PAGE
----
Lake Fork Bass Fishing Report August 1, 2000

August is the month to stay inside during the midday heat, and try fishing a split day early morning and late evening trip, or go on a nighttime fishing excursion. Fishing under the stars can be real productive for bass, especially large bass, and it is definitely cooler. Many anglers and guides stay out all night long, hunting for the elusive largemouth bass. Bass feed more freely during the dark, and often an anglers best chances of catching their personal best will come during the darkness of night fishing on Lake Fork. If you desire to fish when it is cooler, then give night bass fishing a try! Lake Fork is a little below normal pool level. We received no rain in July to contribute to Lake Fork’s watershed. It seems as if someone just turned off the rain handle on July 1. Water temps are in the upper 80’s, and the water clarity is clear to stained. We have had little to no wind during July, making the heat index even hotter and more stuffy than normal. The grass and other flooded vegetation is in great shape, with lots of hydrilla growing around Dale Creek and Little Caney, as well as other major coves on the east and west arm. The bass are in very good shape, and are putting up a good fight all the way back to the boat after being caught. Main lake points and humps are yielding quite a few big lunkers, during the day and at nighttime. The key is fishing slow and methodical, using techniques that appeal to the bass’ senses. Use a Carolina rigged Bass Assassin 4.5” Twitch, 4” Fry Assassin, or the 5.5” lizard in Red Bug, Gourd Green, Pumpkin, shad color, or watermelon/red flake. Work the lure in 15 – 30 feet, using a Top Brass Tackle brass weight, ¾ to 1 oz, on a 2 – 4 feet leader. I use the Carolina Rig medium-heavy made by Kistler Rods. (for information on these fantastic rods, call 1-281-259-8033) Another technique that always works well in hot and/or cold weather is the jigging spoon or the one ounce Lockhart Chuck-N-Spin jigged vertically. Use this presentation on the sides of humps and points, around bridge pilings and submerged bridges and roadbeds. A black/blue or brown/black jig tipped with a Gene Larew Hawg Craw worked along trees on points and creek channels will appeal to large bass. Crankbaits and large spinnerbaits will get the attention of some bass also. Use the new Kistler Composite Crank Bait rod – medium action and you will see what you have been missing using other rods for your crankbaits! Early morning and late evening try a Lockhart buzzbait, or a Chug Bug, Torpedo, or Spook work fairly quickly around grasslines, the sides of secondary points, pond dams, and roadbeds. Hang on, because the bite is pretty tough when these big fish hit! Good areas to concentrate your fishing efforts is the Little Caney area, along the dam, SRA point, Public Hump, Chainsaw, The Dinnertable, Horseshoe, Hurley, Bell Hump and point, Little Mustang and Big Mustang point, Oak Ridge Island, Ford, Ward, Grimes, Dale Creek, Searcy, and Chaney. All of these areas have excellent structure and cover. They abound with submerged roads, bridges, points, creeks, ponds, grass, and deep water. This is one time of the year to let all the other anglers have the shallow water and you stay with the deep water! Lake Fork’s bass slot limit is 16” – 23”. You may keep 5 bass under 16”, or you may keep 4 bass under 16” and one bass over 23” per day. Please practice “Catch and Release”, “Safe Handling” of all bass, and be courteous on the lake. Texas Parks & Wildlife info, call 1-800-792-1112. Computer generated license, 1-800-895-4248, Visa and MasterCard only. The McDonald’s Tournament is September 22, 23, & 24, 2000, and the Skeeter Owners Tournament is scheduled for September 30 & October 1, 2000.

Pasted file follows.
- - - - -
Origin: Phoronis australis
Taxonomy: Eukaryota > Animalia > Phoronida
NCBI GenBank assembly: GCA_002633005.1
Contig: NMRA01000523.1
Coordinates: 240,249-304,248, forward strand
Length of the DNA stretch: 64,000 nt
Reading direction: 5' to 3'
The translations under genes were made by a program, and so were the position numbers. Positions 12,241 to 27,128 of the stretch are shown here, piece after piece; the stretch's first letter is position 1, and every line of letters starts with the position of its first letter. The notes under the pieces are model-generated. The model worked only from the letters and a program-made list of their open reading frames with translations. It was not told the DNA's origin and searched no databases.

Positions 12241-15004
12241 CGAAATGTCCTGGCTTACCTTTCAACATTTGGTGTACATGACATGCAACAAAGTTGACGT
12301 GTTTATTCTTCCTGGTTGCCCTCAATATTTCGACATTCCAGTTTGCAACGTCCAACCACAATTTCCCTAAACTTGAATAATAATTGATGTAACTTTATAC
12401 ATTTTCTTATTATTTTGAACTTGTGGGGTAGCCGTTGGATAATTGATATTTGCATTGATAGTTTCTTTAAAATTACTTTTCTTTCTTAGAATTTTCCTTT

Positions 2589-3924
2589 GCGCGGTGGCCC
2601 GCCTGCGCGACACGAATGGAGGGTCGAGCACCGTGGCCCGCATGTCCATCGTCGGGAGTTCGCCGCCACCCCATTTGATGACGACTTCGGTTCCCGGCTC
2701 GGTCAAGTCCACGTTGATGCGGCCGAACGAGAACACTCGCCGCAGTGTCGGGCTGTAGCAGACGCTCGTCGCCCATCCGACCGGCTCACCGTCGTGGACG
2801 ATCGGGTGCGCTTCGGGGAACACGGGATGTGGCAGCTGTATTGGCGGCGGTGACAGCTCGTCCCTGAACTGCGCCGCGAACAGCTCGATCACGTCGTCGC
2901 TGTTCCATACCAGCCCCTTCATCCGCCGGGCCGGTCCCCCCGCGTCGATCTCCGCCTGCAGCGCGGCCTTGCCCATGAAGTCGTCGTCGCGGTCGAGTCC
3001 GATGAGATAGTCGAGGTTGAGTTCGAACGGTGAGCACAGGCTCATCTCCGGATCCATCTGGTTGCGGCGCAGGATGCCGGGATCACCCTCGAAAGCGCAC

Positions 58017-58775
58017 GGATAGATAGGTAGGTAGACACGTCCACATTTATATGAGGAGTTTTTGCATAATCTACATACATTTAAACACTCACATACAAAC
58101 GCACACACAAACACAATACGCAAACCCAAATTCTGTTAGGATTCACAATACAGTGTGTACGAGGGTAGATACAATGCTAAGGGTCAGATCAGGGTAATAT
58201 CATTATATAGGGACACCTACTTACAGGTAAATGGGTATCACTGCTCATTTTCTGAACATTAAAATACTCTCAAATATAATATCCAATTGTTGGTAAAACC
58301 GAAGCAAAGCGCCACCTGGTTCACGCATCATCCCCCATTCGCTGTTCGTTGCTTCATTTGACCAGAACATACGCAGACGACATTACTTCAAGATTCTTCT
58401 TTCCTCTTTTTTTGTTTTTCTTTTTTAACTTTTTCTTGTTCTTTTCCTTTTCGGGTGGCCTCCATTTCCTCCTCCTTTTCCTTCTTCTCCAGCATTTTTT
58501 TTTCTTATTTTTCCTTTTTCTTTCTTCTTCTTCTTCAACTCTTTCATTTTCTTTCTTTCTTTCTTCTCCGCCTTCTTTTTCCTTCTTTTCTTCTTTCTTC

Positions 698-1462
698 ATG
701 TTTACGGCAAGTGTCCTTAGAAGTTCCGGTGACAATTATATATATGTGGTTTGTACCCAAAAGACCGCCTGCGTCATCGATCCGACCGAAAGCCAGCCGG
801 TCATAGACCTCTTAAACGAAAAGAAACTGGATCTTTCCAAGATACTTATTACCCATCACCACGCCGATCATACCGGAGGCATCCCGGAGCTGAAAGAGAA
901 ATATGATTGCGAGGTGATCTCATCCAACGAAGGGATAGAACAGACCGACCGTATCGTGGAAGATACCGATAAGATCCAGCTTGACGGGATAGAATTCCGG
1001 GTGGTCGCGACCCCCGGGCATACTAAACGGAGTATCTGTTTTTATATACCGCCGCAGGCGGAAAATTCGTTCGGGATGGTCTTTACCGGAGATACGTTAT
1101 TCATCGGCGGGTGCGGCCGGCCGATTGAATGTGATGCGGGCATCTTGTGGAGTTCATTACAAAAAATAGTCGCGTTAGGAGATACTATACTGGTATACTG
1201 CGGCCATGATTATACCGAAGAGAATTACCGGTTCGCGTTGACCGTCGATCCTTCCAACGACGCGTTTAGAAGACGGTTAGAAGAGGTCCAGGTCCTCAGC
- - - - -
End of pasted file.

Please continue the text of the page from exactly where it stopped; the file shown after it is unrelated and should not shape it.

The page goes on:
Water Temp: 85

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